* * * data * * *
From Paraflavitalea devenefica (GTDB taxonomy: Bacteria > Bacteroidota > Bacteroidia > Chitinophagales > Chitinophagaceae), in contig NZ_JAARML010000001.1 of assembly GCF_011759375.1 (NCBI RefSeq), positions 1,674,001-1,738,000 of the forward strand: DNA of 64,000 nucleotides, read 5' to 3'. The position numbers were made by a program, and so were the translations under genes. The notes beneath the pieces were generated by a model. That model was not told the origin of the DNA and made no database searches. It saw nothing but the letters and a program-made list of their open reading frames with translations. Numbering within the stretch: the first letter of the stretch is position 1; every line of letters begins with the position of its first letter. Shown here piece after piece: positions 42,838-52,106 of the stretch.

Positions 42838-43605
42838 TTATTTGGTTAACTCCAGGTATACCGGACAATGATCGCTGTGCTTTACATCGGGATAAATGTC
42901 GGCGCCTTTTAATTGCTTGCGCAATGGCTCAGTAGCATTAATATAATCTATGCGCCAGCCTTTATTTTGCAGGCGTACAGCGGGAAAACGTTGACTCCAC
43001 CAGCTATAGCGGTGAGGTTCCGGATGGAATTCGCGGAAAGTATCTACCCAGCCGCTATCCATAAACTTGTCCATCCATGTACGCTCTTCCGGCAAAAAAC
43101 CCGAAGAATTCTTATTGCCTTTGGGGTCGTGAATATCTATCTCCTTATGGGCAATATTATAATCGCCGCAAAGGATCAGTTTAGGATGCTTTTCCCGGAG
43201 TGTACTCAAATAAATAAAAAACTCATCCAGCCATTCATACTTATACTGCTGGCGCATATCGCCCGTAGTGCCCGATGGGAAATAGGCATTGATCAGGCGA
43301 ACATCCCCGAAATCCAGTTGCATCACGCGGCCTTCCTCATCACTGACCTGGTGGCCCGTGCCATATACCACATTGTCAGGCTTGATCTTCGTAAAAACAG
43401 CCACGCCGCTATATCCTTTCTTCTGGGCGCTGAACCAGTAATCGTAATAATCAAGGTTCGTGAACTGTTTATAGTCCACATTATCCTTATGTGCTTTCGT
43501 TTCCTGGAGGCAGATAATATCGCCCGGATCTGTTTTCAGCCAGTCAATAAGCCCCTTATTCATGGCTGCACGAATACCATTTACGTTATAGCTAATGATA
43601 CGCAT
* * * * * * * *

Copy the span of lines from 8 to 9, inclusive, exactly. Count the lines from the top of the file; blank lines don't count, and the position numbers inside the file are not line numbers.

43301 ACATCCCCGAAATCCAGTTGCATCACGCGGCCTTCCTCATCACTGACCTGGTGGCCCGTGCCATATACCACATTGTCAGGCTTGATCTTCGTAAAAACAG
43401 CCACGCCGCTATATCCTTTCTTCTGGGCGCTGAACCAGTAATCGTAATAATCAAGGTTCGTGAACTGTTTATAGTCCACATTATCCTTATGTGCTTTCGT